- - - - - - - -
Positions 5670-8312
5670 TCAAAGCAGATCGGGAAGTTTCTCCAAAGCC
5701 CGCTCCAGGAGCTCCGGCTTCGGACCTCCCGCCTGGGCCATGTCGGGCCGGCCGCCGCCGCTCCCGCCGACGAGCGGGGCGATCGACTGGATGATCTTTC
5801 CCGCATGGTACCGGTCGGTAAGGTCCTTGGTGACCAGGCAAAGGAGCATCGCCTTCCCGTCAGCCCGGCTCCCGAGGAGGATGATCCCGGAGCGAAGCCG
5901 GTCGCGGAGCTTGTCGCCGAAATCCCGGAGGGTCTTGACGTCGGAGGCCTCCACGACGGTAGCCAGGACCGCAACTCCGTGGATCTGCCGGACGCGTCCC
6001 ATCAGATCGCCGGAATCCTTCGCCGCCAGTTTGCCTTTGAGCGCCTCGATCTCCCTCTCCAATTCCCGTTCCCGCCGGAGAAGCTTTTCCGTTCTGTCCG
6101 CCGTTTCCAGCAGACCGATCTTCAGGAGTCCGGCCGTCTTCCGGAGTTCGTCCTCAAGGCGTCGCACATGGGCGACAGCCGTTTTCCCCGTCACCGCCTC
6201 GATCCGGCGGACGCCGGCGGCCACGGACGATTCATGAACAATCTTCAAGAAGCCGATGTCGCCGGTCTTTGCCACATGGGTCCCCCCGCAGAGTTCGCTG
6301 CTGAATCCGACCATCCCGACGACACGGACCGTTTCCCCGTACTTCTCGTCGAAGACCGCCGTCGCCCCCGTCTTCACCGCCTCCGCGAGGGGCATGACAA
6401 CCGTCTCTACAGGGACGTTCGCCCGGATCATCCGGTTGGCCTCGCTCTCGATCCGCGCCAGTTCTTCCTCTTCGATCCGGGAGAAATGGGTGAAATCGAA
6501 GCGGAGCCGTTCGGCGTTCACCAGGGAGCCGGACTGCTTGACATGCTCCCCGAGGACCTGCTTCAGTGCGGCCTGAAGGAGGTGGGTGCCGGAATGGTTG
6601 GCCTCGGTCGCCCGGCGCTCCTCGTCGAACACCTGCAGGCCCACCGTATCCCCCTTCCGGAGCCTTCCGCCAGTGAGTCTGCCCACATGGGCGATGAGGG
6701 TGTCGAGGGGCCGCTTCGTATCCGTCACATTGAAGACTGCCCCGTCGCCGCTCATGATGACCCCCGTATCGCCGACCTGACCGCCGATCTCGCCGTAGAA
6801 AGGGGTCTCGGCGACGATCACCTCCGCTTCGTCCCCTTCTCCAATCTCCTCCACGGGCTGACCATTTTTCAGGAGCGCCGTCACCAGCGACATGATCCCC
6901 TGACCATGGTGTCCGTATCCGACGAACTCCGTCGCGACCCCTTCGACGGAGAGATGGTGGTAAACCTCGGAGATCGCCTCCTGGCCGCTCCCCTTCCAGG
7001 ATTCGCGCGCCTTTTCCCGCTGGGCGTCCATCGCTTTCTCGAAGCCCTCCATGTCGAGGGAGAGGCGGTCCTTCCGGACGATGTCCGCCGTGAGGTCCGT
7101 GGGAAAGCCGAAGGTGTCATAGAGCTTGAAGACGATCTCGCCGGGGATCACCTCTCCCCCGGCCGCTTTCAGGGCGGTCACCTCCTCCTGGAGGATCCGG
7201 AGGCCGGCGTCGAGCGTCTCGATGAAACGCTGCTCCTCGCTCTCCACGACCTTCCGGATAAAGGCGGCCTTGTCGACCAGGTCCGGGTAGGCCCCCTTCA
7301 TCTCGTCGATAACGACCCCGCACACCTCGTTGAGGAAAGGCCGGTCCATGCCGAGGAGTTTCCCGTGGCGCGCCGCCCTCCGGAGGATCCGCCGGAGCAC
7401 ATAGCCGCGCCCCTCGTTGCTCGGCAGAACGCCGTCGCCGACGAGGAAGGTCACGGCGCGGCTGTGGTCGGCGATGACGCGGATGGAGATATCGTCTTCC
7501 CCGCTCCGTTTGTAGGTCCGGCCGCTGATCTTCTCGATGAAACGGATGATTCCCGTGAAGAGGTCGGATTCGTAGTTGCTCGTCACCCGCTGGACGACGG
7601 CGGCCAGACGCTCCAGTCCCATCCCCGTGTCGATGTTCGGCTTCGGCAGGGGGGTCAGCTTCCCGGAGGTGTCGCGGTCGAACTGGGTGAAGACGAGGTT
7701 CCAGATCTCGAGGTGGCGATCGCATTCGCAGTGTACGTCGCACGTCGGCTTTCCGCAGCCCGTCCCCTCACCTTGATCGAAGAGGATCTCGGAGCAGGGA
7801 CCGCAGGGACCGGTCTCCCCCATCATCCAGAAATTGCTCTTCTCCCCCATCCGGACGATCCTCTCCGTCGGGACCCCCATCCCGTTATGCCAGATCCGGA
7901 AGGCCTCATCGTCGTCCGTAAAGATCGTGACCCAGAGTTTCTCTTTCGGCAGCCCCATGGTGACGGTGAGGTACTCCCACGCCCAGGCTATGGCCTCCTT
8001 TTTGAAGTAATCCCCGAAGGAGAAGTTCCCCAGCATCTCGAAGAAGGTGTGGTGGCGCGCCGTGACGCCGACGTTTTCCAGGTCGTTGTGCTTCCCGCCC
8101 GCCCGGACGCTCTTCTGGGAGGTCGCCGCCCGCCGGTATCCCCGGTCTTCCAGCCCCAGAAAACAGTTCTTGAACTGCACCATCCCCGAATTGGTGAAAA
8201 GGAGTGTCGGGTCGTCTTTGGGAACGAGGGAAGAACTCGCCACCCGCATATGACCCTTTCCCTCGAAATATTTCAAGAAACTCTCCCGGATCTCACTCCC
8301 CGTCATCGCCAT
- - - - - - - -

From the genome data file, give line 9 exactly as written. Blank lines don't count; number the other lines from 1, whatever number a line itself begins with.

6301 CTGAATCCGACCATCCCGACGACACGGACCGTTTCCCCGTACTTCTCGTCGAAGACCGCCGTCGCCCCCGTCTTCACCGCCTCCGCGAGGGGCATGACAA